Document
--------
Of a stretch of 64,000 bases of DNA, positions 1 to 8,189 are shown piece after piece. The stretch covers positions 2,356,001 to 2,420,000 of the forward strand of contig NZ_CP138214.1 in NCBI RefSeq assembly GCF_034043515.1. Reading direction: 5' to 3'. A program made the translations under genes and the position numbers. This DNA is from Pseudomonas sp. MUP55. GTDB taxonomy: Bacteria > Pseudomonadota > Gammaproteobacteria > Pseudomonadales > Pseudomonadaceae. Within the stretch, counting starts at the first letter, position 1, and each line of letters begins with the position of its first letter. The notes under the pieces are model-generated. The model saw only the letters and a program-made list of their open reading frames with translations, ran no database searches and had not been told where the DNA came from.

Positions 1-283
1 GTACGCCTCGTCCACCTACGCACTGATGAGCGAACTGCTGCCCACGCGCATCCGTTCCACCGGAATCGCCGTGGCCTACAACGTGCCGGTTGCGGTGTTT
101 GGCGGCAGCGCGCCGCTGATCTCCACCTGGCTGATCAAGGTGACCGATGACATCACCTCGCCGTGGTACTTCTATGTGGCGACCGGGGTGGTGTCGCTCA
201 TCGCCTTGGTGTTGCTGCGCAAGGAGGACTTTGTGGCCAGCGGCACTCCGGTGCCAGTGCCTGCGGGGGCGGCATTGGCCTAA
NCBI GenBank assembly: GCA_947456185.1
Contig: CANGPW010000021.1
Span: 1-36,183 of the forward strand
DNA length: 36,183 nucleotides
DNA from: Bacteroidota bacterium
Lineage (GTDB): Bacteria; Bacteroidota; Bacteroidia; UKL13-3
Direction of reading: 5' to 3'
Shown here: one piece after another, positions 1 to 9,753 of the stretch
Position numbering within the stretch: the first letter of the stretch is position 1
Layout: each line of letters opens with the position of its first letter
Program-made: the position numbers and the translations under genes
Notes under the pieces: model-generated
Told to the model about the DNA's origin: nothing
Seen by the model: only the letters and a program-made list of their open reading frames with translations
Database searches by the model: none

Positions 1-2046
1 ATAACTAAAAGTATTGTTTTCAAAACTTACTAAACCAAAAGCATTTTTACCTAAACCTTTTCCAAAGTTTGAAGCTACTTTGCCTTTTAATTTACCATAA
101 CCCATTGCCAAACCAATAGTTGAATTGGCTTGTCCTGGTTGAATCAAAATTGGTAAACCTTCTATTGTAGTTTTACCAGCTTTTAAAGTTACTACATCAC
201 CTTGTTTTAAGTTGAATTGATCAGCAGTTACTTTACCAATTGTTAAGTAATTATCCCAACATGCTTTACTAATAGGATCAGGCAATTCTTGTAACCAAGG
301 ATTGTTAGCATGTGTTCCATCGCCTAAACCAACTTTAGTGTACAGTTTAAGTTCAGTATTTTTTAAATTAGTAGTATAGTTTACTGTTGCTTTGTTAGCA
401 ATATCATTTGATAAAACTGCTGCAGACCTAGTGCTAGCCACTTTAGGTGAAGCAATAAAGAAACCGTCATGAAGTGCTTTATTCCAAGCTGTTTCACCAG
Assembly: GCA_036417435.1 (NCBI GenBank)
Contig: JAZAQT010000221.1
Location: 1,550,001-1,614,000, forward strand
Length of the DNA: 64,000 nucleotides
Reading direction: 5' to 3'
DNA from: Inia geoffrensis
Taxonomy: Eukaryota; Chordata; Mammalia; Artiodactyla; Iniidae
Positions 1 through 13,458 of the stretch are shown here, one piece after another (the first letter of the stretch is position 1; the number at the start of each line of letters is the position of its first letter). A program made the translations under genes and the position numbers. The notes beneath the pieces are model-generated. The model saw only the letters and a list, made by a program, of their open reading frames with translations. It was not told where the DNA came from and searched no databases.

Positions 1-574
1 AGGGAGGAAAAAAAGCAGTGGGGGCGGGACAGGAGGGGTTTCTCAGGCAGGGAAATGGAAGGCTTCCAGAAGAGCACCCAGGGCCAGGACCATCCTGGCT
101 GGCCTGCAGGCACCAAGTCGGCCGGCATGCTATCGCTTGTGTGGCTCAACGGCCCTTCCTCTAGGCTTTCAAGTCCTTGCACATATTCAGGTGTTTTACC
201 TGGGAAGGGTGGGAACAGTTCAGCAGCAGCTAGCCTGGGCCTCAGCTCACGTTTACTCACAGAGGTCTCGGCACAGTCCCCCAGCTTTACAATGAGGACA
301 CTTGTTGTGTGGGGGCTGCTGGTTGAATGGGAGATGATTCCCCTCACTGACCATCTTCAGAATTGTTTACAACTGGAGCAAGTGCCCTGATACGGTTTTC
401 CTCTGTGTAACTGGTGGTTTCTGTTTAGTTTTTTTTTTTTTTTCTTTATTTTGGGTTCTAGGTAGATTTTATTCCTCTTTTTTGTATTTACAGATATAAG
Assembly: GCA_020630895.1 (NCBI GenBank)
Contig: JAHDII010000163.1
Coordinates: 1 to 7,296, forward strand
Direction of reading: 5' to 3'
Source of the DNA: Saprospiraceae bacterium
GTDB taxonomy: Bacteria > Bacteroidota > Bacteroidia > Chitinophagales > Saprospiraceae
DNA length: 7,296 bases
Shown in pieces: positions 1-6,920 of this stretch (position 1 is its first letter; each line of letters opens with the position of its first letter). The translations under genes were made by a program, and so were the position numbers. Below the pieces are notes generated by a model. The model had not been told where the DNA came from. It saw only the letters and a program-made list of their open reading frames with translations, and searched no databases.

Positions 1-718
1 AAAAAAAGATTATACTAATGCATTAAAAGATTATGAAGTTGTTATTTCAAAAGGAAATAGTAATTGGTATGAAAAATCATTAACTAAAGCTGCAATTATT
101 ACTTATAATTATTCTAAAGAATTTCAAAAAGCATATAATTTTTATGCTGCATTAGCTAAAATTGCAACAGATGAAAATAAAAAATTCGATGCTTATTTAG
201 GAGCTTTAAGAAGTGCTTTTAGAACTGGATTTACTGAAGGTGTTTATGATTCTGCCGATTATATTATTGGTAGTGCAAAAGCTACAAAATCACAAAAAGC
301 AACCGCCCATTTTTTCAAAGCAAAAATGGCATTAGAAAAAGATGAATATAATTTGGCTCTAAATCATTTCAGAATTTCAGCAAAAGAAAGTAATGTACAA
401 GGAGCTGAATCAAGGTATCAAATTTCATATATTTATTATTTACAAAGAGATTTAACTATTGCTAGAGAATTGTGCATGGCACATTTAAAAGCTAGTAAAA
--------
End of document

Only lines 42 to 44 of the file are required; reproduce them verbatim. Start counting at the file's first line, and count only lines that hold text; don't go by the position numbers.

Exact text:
Contig: JAHDII010000163.1
Coordinates: 1 to 7,296, forward strand
Direction of reading: 5' to 3'